Now…since we are assuming an experience level of no better than “moderate”, I would only recommend a narrow spectrum of Pistols.
For the less than well practiced, I would not recommend a semi-automatic. Too much practice, cleaning and skill is required. They tend to be much harder to handle during times of stress. Even for the advanced shooter in the middle of the night when you are groggy, if you don’t shoot enough for the safety and slide to be instinctive, this can be a problem.
Revolvers are a pick up and shoot system that is fairly idiot proof. Caliber is important. Anything smaller than a .38 will probably not be effective. Magnum caliber guns (.357 & .44) may be too powerful for close quarters endangering your family members. .38 -.44 standard caliber guns should be fine. They should be economical and ammunition should be available in a number of types, which your local dealer can explain. One caution, is there are some super inexpensive .38 revolvers out there with floating firing pins, do not buy one of these. The pins break without warning leaving you defenseless
In addition there is one particular gun that we need to cover. It is a relatively new entry into the market. It is a Taurus Judge, a .45 long colt revolver that will also chamber .410 shotgun shells. It is a very interesting choice for the novice shooter. It has revolver reliability and shotgun ballistics. It is a five shot capacity that will allow for a combination of .45 long colts and .410 shells. The disadvantages to this weapon are three fold; 1) it has very serious recoil, 2) it only has 5 shots and 3) when shotgun shells are fired in it the brass expands and makes the shells harder to extract. There is no cure for the five shots except a back up gun or a fast reload. If you can handle the recoil, the chambers can be very slightly polished or milled by a gunsmith to alleviate the sticking problem. Then it becomes a very effective choice for a close quarters crisis. I recommend anyone considering this gun, to rent it and shoot it before choosing/buying it. For around $500.00 it is an interesting option.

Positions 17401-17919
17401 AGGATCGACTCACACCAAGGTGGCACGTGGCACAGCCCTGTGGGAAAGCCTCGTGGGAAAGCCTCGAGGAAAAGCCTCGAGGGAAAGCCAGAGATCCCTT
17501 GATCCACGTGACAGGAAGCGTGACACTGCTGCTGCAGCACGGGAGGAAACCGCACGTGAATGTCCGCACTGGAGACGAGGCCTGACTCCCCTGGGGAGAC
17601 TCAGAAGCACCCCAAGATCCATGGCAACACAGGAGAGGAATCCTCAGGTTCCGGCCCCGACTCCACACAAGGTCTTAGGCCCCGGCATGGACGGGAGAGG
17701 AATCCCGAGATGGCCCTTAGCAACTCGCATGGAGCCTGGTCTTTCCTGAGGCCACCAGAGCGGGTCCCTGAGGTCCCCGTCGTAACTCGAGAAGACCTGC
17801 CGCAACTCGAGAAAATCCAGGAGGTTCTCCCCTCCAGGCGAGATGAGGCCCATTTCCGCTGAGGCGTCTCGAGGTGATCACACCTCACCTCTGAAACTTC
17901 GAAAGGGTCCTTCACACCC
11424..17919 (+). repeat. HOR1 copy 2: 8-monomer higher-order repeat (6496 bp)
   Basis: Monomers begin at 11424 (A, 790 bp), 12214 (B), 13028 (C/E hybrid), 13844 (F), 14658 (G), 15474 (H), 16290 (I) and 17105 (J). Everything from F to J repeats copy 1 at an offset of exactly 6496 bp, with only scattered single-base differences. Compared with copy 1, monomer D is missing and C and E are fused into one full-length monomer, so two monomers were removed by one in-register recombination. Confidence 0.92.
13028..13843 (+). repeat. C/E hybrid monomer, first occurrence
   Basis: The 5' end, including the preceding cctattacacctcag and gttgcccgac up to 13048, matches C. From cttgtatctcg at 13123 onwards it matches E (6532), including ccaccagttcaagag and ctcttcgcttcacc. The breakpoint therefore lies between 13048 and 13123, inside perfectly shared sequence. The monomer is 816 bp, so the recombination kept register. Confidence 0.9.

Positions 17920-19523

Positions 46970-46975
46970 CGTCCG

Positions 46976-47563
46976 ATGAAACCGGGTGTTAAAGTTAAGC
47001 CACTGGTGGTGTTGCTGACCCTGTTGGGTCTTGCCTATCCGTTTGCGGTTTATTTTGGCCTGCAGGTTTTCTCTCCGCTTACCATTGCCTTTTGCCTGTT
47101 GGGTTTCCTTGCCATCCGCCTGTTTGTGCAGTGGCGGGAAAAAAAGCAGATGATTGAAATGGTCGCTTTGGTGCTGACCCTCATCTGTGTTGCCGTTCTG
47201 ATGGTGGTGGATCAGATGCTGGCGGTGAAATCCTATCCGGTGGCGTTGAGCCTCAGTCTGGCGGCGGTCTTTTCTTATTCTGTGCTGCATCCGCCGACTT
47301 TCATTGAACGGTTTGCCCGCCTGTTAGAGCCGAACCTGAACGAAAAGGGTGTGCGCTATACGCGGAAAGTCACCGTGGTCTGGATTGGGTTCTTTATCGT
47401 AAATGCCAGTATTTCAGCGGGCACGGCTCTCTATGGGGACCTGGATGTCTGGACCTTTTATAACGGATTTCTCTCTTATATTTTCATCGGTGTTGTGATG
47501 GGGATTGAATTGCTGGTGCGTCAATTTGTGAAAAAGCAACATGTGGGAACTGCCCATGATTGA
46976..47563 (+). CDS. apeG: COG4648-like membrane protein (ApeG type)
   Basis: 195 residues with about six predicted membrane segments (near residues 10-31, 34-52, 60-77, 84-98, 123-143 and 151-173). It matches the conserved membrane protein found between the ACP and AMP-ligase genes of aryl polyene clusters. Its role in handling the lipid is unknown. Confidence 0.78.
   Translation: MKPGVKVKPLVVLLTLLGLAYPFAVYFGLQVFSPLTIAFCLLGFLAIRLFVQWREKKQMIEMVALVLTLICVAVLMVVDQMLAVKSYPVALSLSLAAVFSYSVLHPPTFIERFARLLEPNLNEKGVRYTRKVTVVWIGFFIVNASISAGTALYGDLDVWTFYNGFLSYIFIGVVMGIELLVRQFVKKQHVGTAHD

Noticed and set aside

My personal choice for a novice would be the Taurus Judge in the .45 & .410 configuration. Shotgun and pistol options in one package with fewer moving parts. In doing so let me say that I would not buy one for myself, but I shoot a lot. This is not a shooter’s gun, this is a specific purpose weapon that is really only suited for home defense, or novelty.
Having said that, most ranges rent guns. Your friends have guns, try before you buy and do your own research. You have to choose for your situation. I have given you a starting point.
Lastly even if it is only a lesson or two, get some basic training before you deploy a weapon in your home. You need to know how to be safe and what to expect. There is no substitute for instruction and practice.
Stay safe and be careful out there!